An only child, he was born in Medford on Oct. 18, 1938, the son of the late Walter J. and Frances (Reardon) Edyvean. Raised in St. Joseph Parish, he attended local public schools and on graduation from Medford High School in 1956 he was enrolled at Boston College. At the time, BC was a commuter school and Walter would have made the trek to Chestnut Hill and back to Medford on a regular probably daily basis. He was graduated in 1960 with a bachelor of arts degree in English.
Quiet and reserved, he was without doubt a gentleman. If asked about the family name he proudly announced that it was Cornish. His roots would have been in the westernmost toe of the British boot -- Cornwall; he cautioned the other Celts (vastly Irish) in the seminary that the Cornish were Celtic as well.
The next fall, Walter was enrolled at St. John Seminary as a member of the class of 1965; and the next fall he was across the Atlantic as a student resident at the Pontifical North American College and enrolled at the Pontifical Gregorian University for his theological studies. Three other Boston classmates were ordained with the Class of 1965 on Dec. 16, 1964, at the Chapel of the North American College by the seminary's rector Bishop Francis Reh. A long standing custom was that the North American students were ordained the December of their fourth year of theology. While Bishop Reh ordained him, most of his seminary formation had been under the direction of the legendary "second founder" of the college, Bishop Martin J. O'Connor. Msgr. Stephen M. DiGiovanni of Bridgeport, an author a biography of Bishop O'Connor and a history of the recent years of the college, said that "Walter was invaluable for his personal recollections and detailed information about the legendary rector and the college."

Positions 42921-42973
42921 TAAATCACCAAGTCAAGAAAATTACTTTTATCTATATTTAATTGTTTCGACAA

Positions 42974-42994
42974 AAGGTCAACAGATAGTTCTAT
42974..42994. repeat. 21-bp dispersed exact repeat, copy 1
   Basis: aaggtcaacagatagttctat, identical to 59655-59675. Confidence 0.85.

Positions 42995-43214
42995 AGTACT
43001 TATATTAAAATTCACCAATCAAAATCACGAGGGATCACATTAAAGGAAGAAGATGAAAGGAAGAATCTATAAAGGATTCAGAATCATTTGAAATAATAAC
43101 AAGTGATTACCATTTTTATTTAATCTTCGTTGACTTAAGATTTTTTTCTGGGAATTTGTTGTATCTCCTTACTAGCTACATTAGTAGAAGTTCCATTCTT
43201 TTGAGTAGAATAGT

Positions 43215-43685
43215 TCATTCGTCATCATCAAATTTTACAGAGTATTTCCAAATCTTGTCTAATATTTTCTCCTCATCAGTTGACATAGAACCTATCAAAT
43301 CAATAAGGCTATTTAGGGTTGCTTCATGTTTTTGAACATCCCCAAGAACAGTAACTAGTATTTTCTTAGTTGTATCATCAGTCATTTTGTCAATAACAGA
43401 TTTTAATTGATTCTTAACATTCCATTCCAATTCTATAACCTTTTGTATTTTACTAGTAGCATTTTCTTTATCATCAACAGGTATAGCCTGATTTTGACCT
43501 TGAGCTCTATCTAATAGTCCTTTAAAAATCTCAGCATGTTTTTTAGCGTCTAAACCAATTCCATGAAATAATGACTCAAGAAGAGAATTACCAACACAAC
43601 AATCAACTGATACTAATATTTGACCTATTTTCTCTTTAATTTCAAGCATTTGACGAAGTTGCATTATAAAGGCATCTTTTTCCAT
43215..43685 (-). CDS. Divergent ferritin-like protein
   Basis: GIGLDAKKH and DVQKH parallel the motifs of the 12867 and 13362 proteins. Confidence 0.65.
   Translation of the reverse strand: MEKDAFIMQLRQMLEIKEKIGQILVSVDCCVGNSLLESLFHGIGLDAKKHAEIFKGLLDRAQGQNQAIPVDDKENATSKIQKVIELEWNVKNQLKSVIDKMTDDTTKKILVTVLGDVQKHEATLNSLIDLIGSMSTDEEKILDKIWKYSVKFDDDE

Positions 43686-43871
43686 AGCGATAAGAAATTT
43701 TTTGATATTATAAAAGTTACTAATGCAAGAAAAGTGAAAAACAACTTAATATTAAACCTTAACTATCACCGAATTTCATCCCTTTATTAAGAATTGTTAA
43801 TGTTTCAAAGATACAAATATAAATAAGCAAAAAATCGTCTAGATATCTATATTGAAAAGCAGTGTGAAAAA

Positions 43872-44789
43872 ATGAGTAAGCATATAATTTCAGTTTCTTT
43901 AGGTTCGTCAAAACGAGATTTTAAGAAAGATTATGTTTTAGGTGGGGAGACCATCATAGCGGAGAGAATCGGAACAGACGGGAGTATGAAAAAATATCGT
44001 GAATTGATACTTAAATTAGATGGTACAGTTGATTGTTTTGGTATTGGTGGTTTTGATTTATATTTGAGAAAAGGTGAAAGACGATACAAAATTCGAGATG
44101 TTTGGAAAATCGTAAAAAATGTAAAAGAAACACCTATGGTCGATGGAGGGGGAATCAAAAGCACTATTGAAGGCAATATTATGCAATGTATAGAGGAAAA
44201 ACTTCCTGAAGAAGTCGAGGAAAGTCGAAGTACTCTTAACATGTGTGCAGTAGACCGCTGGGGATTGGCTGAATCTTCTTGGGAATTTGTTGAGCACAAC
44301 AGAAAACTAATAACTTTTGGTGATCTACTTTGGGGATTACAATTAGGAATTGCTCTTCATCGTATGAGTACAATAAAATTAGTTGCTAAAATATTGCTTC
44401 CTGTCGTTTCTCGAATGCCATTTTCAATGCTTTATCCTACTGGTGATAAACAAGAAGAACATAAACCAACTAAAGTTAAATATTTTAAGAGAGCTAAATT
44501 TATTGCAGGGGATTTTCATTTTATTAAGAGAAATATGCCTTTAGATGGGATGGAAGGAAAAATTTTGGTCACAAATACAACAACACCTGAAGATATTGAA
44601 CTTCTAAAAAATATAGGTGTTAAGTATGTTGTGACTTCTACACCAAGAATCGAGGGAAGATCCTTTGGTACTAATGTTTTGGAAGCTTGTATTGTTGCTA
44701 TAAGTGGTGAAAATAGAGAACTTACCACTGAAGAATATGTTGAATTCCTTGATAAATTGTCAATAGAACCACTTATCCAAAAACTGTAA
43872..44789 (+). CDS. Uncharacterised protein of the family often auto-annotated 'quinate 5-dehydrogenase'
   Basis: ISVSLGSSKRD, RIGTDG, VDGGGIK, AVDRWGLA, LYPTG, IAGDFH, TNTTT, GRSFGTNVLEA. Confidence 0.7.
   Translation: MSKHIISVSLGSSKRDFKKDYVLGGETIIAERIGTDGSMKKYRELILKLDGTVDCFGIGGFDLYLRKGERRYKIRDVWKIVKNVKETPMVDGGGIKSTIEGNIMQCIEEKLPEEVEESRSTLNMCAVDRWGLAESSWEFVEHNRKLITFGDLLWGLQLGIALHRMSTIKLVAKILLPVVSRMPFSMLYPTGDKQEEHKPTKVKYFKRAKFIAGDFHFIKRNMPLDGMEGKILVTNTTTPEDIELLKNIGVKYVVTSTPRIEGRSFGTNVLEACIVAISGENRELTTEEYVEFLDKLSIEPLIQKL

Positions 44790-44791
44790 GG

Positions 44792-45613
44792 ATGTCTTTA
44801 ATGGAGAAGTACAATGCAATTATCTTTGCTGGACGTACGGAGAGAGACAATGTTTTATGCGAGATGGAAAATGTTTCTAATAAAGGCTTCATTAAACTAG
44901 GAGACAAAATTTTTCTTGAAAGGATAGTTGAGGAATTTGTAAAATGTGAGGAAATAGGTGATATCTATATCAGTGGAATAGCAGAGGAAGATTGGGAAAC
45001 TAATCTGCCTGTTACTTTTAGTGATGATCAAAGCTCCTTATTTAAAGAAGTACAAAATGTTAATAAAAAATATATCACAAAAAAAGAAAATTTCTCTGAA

His last years at the college coincided with the preparations and opening of the Second Vatican Council. He was much influenced by Pope St. Paul VI. He reminded seminarians frequently of the greatness of the sometimes overlooked, but as Walter would have agreed with one of the pope's biographers -- the first modern pope.
When he returned home to the archdiocese in the summer of 1965, he was assigned to what would be his only parish assignment -- St. Joseph in Ipswich. There he came under the influence of the parish's pastor -- Father William Melea. They remained fast friends and although he was only there for about three years he also had treasured friendships among the parishioners. While at Ipswich he was also a visiting professor at Emmanuel College in Boston, teaching theology and Church history.
He returned to the Eternal City, which was very much for him a second home, to complete doctoral studies, again at the Pontifical Gregorian University. His field was dogmatic theology and on completion of his doctoral studies he was granted the STD from the "Greg" in 1972.